So, dog stuff-we still have Starla and Brownie, and I don't see that changing any time in the near future. That's OK, though, as fosters go they are pretty easy, except for Starla's bitchy attitude with newcomers. Brownie is spending more and more time in the house and is actually approaching me to be petted around the head and neck! I think having all these adult dogs around is good for her. They set her an example of how dogs should behave. Starla has started staying in the house more, and is sleeping in a crate in our bedroom. She is being quite good. There's got to be a dog lover out there who's looking for a dachshund with a chihuahua personality.
The adorable lab puppies did go quickly, and the families who adopted them are getting some awesome dogs. Tulip (in the front) went home on Saturday the 7th, and we were able to keep Orchid until the 11th. She was adopted by the cousin of one of our fosters, so I should be able to keep in touch.
Pretty Cute, huh?
We got a new boy on Monday. His name is Clay and he is out of a shelter in New Mexico.
He's a very striking boy!
This shelter is right outside of a reservation, and unfortunately a lot of dogs get dumped there after terrible suffering. The shelter has very little money, and more than half of the dogs surrendered there are euthanized. This guy has a better tale than most; he was left with a letter saying that he was a good dog but that the owner couldn't give him enough exercise. Now, it seems like the owner didn't think this through, right? I mean, a 50% chance of death, rather than figuring out a way to wear out the dog? Walk, bike, play ball, hire someone else to do those things? A lot of people don't realize what happens in shelters, I think, or they choose not to. This guy probably has some bully breed in him, in addition to the obvious Catahoula Leopard Dog. That could have been very bad news for him if was adopted directly from the shelter.
There is a wonderful girl/woman/whatever the proper term is doing Teach for America on the reservation, and she has taken it upon herself to help these dogs. I really admire her. I wonder how many of us (meaning me) would think "oh this is terrible" and do nothing about it. She drove about 60 dogs up overnight on Sunday. I chose this boy because of his looks and the letter that came with him, but it turns out I really helped him out. All of the other rescues who took dogs were located in cities with breed specific legislation (BSL), which means they can't take any dog who might be a bully breed mix. So it was me or no one for this guy.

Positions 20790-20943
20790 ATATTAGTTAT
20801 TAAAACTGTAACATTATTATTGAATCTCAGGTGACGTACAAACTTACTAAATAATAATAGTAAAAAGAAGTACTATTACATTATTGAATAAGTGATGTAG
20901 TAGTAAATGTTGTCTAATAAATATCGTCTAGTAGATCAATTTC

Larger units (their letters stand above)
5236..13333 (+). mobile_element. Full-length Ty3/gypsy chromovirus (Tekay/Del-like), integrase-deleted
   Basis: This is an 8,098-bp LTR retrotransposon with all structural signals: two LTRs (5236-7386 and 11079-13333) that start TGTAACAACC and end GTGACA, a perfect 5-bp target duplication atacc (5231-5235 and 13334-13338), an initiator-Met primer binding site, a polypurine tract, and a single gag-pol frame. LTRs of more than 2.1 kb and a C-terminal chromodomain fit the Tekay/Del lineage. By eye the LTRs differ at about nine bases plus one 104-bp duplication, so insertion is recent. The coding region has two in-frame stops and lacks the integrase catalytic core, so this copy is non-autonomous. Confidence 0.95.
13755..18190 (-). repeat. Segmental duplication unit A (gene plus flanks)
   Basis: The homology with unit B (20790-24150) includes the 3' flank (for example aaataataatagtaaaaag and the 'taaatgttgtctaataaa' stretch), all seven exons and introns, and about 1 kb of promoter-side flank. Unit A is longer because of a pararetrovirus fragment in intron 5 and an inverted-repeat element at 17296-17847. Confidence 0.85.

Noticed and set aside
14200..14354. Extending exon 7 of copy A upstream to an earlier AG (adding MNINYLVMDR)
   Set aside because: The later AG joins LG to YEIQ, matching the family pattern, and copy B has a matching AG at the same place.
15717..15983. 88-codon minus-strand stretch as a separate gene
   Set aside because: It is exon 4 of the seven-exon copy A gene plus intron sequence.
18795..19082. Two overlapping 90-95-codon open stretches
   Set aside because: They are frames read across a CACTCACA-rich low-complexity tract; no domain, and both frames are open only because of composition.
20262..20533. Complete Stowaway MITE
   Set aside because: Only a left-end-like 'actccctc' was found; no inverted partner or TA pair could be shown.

He is a great dog, and I'm so glad we are able to help him. He is a lover, always wanting to be with me or Tony, and he is very well behaved in the house. He is great with the other dogs, and very submissive, which is good, given his looks. Any aggression on his part could lead very quickly to an early death. I was walking him yesterday and a group of little boys ran up. "Is he a pit bull?" "Maybe." I responded. "Does he bite?" "Nope." So they petted him and swung their toy swords at him, and he wagged and licked and was generally awesome. His only problems are that he chases kitties and he has never been leash trained, but those are easily overcome and we are already working on it. He's sleeping on the couch right now, and he will make someone very good companion. If we had unlimited money and time, he'd stay right here. He's a good one.
If you are interested, look up BSL and find out why it doesn't work to lower dog bites/attacks. Dogs should each be judged on their individual merits, not their heritage. Vicious dog legislation is reasonable, BSL is not. Be an advocate in your area. That's not where this was supposed to end up, but there you go...BSL makes me mad.
OK, the "trouble" part. This is what my car looks like now:
Yes, a deer ran out in front of me while I was going 75 mph. Legally, might I add. Luckily, Sirius and Daemon and I are all OK, but the car is on the edge of totaled. So, either they decide to fix it and I am car-less for a while, or they total it and I have to buy a new car. Which is a giant pain in the ass. But! Also! The police were called to write an accident report so the insurance company wouldn't think I drove into the side of a building after 2 bottles of wine, etc. They did the whole rigamarole which included running my license. Turns out, my CODL has been suspended since December of 2010. Which is interesting, because I got a WY license in the summer of 2010. I also switched insurance companies so Tony and I were on the same policy. Turns out, Pro-fucking-gressive decided it was their job to report to the state of CO that I was driving without insurance. The story is longer, but that's the abridged version. So, thought no fault of my own, and without ever being notified that my license was suspended, I am the proud recipient of a ticket for driving on a suspended license. I have to go to court to defend myself, and I have to wait 2-3 weeks and pay $95 for the DMV to get off their asses and fix their mistake. Lovely. Now I have a chauffeur, albeit an unwilling and very busy one. But, we'll see how he likes running all the errands-ha! Plus, we retrieved the deer-it was very, very dead-and butchered it to feed to the dogs. Yup, that's right, we butchered a deer in the backyard. Tony did the really gross parts, but still, living in Wyoming for 2 years made a different person out of me. I'm a real cowgirl now! I dunno, just looking for an upside. Sigh.
The dogs are really digging the venison. If you have some to spare, let me know.